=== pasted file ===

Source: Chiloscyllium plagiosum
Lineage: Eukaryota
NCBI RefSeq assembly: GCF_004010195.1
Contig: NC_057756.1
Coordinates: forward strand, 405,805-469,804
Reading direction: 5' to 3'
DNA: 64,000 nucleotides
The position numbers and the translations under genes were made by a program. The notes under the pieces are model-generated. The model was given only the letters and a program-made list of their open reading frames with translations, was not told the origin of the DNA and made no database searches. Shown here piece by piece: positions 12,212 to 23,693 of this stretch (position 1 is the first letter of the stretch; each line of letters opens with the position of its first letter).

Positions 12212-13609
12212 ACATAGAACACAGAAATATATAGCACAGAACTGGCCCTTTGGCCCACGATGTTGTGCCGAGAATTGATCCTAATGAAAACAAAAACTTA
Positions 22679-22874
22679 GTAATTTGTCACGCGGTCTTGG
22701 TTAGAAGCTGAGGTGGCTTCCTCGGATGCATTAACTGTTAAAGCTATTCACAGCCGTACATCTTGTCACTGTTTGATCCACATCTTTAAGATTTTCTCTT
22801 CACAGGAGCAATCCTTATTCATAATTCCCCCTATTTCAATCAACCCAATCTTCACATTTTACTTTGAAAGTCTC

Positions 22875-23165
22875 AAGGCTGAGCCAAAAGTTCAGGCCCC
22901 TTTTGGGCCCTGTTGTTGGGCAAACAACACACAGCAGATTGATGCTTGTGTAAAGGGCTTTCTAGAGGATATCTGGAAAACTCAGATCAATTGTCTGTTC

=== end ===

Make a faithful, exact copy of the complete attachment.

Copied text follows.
Source: Chiloscyllium plagiosum
Lineage: Eukaryota
NCBI RefSeq assembly: GCF_004010195.1
Contig: NC_057756.1
Coordinates: forward strand, 405,805-469,804
Reading direction: 5' to 3'
DNA: 64,000 nucleotides
The position numbers and the translations under genes were made by a program. The notes under the pieces are model-generated. The model was given only the letters and a program-made list of their open reading frames with translations, was not told the origin of the DNA and made no database searches. Shown here piece by piece: positions 12,212 to 23,693 of this stretch (position 1 is the first letter of the stretch; each line of letters opens with the position of its first letter).

Positions 12212-13609
12212 ACATAGAACACAGAAATATATAGCACAGAACTGGCCCTTTGGCCCACGATGTTGTGCCGAGAATTGATCCTAATGAAAACAAAAACTTA
Positions 22679-22874
22679 GTAATTTGTCACGCGGTCTTGG
22701 TTAGAAGCTGAGGTGGCTTCCTCGGATGCATTAACTGTTAAAGCTATTCACAGCCGTACATCTTGTCACTGTTTGATCCACATCTTTAAGATTTTCTCTT
22801 CACAGGAGCAATCCTTATTCATAATTCCCCCTATTTCAATCAACCCAATCTTCACATTTTACTTTGAAAGTCTC

Positions 22875-23165
22875 AAGGCTGAGCCAAAAGTTCAGGCCCC
22901 TTTTGGGCCCTGTTGTTGGGCAAACAACACACAGCAGATTGATGCTTGTGTAAAGGGCTTTCTAGAGGATATCTGGAAAACTCAGATCAATTGTCTGTTC